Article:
Canada: How the Growcer has 50 vertical farms in place

In 2016, Ellis and Burke began retrofitting shipping containers so they could be used as vertical farms, which led to the birth of their Ottawa-based social enterprise Growcer. It seemed the right fit for the pair who had been looking into social enterprise, i.e. the concept of using business tools to solve a social or environmental problem.

Can their idea make a difference? In total, about 55 Growcer vertical farms are now in use across Canada. One of those growing units is owned and operated by the co-op grocery store in Yellowknife, so it now has a secure year-round supply of fresh leafy greens, including kale, spinach, bok choy, herbs, and lettuces.

This hyper-local strategy could help ease food insecurity in Canada’s North, says Thomas Graham, director of the Controlled Environment Systems Research Facility (CESRF) at the University of Guelph.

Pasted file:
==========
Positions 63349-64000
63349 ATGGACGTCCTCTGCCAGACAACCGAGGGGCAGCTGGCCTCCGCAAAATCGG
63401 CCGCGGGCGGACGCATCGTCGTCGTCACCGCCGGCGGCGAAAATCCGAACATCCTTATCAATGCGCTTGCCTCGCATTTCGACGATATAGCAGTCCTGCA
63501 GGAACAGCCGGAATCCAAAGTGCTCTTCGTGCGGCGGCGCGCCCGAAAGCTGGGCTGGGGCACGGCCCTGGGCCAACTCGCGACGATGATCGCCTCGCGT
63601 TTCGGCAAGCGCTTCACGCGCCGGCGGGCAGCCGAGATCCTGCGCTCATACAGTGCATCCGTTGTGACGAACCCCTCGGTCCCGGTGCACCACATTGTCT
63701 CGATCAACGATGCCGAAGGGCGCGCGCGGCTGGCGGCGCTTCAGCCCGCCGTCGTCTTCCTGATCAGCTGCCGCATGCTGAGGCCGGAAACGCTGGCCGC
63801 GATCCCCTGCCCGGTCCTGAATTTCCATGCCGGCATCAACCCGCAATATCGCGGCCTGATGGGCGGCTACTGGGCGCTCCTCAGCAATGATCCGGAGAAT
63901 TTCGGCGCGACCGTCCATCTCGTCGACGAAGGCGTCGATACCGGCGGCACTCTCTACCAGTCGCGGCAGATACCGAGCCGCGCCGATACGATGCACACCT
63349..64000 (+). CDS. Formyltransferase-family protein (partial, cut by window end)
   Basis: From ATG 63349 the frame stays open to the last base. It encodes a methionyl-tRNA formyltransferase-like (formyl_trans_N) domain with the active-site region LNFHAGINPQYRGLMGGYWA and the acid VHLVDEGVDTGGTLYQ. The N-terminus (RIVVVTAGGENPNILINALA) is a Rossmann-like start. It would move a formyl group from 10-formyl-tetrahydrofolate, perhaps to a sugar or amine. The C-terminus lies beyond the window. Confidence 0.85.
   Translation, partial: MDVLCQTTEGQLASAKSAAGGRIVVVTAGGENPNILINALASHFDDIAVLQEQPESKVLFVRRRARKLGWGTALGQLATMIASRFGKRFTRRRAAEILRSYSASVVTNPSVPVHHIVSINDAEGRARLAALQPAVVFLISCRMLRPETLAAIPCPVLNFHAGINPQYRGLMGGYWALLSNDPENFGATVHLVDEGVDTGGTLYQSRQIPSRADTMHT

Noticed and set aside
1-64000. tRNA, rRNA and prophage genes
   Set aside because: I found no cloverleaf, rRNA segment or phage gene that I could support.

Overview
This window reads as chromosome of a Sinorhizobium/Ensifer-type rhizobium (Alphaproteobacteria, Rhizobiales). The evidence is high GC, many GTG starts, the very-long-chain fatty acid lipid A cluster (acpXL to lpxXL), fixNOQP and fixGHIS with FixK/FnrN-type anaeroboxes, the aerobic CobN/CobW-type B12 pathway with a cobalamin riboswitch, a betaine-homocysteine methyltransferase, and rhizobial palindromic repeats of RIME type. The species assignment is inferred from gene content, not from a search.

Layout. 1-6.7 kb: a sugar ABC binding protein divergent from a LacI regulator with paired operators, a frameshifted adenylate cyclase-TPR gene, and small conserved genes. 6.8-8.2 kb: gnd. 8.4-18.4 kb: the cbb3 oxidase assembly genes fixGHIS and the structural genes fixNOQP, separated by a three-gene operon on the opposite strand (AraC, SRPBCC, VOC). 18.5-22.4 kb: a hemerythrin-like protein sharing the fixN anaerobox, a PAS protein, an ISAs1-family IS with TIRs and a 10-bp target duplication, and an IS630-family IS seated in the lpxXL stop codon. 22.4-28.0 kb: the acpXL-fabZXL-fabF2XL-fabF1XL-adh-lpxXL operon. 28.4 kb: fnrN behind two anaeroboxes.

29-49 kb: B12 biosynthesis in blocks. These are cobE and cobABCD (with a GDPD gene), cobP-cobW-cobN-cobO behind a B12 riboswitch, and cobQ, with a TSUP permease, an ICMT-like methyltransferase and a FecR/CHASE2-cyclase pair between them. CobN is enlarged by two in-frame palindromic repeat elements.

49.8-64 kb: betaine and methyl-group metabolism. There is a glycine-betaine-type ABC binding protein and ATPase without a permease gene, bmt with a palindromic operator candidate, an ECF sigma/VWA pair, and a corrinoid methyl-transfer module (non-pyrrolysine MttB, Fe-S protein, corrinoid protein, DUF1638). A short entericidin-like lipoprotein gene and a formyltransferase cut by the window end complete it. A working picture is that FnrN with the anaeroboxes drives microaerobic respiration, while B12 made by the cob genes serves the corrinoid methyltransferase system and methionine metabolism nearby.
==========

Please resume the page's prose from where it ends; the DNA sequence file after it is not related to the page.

While most vertical farming facilities to date are focused on microgreens, baby greens, and leafy greens, Graham says there is no limit to what could be grown with proper research and investment. 

In the next five to 10 years, Graham thinks we’ll see many other improvements in addition to optimizing their management of light. Some of these changes would involve an increase in the type of crops that are grown, including those with a higher caloric content than leafy greens, as well as more culturally relevant foods and traditional Indigenous foods. 

Read the entire article at Country Guide


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